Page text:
Precedence Modifications

This section introduces indecent ways to violate the inheritance mechanisms. There might be situations, though, were a proper design of mode hierarchies is too labor-intensive. Then those features come handy–but they are to be used with care!

PRIORITY-MARK

Section <<section>> explained that base mode patterns overrule derived mode patterns.

For cases of real urgency, a keyword allows to struck the rule set of pattern-action dispatching: PRIORITY-MARK. A pattern followed by this keyword is lifted into the current mode, thus having the priority according to the position in the current mode not of the base mode. This requires, of course, for the pattern to be defined before. For example:

mode BASE {
  ...
  [a-z]+ { ... /* identifier */ }
  ...
}
mode DERIVED :
     BASE
{
  ...
  {"print"} { ... /* keyword */ }
  ...
}

When the lexical analyser is in the DERIVED mode, then print is always recognized as an identifier and never as keyword. However, if the PRIORITY-MARK is set as in the following code fragment,

mode BASE {
  ...
  [a-z]+    { ... /* identifier */ }
  ...
}
mode DERIVED :
     BASE
{
  ...
  {"print"} { ... /* keyword */ }
  [a-z]+    PRIORITY-MARK;
  ...
}

then the [a-z]+ pattern has a priority of a pattern in the mode my_derived after the pattern “print”. The action related to the [a-z]+ pattern, though, remains. An incoming print character stream is now always recognized as keyword. It cannot be overemphasized, that using priority marks allow derived modes to act against the concepts of the base modes. Thus a mode B may be derived from mode A, i.e. is-a mode A, but it behaves differently on the pattern that A handles! Priority marks are indecent and a sign of a bad design!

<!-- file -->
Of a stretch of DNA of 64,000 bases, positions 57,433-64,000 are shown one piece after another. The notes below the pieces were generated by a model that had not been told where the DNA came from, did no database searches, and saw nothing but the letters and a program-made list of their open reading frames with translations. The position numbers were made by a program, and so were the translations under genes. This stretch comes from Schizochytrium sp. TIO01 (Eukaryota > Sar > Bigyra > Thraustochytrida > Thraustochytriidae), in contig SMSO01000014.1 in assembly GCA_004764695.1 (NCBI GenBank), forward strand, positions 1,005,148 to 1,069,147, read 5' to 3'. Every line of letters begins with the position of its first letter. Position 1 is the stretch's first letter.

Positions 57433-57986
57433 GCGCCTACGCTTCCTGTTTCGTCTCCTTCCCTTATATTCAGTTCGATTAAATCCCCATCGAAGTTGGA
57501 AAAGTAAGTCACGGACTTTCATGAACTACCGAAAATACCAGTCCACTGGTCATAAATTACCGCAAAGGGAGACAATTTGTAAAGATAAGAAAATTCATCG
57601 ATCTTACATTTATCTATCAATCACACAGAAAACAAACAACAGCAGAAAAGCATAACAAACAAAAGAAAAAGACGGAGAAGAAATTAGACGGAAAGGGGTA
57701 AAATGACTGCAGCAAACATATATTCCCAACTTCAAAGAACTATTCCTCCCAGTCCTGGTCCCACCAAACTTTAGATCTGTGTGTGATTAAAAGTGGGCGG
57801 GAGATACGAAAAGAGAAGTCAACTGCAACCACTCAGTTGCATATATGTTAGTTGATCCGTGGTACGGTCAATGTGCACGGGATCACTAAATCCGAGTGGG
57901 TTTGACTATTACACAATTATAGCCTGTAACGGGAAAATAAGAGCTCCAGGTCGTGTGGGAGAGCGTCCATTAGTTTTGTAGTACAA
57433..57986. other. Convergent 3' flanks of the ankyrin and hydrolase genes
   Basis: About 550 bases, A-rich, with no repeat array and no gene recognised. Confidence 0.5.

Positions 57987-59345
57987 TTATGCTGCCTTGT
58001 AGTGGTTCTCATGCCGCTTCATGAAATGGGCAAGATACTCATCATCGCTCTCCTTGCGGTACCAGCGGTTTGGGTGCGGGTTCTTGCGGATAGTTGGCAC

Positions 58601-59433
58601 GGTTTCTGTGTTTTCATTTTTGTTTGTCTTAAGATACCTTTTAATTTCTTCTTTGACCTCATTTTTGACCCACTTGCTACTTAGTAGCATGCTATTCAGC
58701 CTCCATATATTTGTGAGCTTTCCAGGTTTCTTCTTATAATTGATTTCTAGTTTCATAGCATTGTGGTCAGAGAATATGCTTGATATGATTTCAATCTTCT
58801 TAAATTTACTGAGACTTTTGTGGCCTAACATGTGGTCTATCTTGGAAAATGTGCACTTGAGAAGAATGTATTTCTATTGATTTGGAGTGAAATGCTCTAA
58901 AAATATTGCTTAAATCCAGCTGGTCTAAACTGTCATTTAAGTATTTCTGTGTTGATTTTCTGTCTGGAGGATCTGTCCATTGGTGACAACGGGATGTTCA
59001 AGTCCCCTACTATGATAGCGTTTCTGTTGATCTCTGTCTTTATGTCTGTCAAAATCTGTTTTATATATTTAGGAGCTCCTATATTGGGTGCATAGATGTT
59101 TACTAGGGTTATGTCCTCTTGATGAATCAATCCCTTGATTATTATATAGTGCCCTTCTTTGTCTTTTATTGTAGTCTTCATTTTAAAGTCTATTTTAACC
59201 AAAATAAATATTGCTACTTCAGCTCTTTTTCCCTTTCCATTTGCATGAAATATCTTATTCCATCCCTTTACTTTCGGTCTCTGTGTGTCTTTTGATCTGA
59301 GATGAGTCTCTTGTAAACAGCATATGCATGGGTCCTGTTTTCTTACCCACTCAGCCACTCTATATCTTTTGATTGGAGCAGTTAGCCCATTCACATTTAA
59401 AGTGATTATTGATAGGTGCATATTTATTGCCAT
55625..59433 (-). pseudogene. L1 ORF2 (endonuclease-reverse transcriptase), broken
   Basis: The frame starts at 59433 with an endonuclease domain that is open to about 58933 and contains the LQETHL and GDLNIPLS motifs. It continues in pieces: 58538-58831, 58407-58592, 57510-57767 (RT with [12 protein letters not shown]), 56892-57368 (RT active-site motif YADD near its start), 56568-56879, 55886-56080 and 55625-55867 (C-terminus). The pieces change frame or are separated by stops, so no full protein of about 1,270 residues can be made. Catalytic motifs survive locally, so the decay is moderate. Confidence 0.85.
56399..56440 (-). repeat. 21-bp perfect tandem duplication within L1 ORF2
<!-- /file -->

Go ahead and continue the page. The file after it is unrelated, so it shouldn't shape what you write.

Priority marks can be avoided by splitting the base mode A into two modes A_base and A1 one containing desired patterns and the undesired patterns (see figure Avoiding PRIORITY-MARK). The original mode can be achieved by derivation from A_base and A1. The mode B can safely derive from A_base, other modes derive from A as if nothing happened. This is the clean way to avoid that undesired base class patterns have to high priority.

Solving conflicts with PRIORITY-MARK.

Avoiding the PRIORITY-MARK by re-design.

Note

The PRIORITY-MARK for a pattern P re-prioritizes only patterns which have higher priority than P and are identical to P. Higher priority means, that they were specified before P. Identical means, that they match exactly the same set of lexemes as P does.

DELETION

Another indecent way of modifying the precedence behavior is by deleting a pattern that occurs in a base mode. The indecency lies in the fact that B claims to be derived from A, i.e. handles the patterns of A, but it does not. As in the case for priority, the appropriate re-design consist of splitting the base class: one base class containing the pattern to be deleted and another one without the pattern. The following example shows how a keyword pattern is deleted from the list of pattern that are inherited

mode A {
    ...
    [a-zA-Z_]+[a-zA-Z0-9_]  => TKN_IDENTIFIER(Lexeme);
    ...
}
mode B : A {
    /* IDENTIFIER would overrule all keywords. */
    [a-zA-Z_]+[a-zA-Z0-9_]  => DELETION;

    print                   => TKN_KW_PRINT;
    if                      => TKN_KW_IF;
    else                    => TKN_KW_ELSE;
}

On the first glance, the DELETION is an indispensable feature. In the above example the identifier pattern would indeed prevent any keyword pattern from matching. Any keyword matches also the identifier, but, since the identifier appears in the base mode it has precedence. The use DELETION is a quick-fix, but a re-design by base mode splitting is the cleaner approach.

Note

The DELETION for a pattern P deletes only patterns which have a higher priority than P and are a sub-pattern to P. A pattern Q is a sub-pattern of P, if P matches all lexemes which Q possibly can match.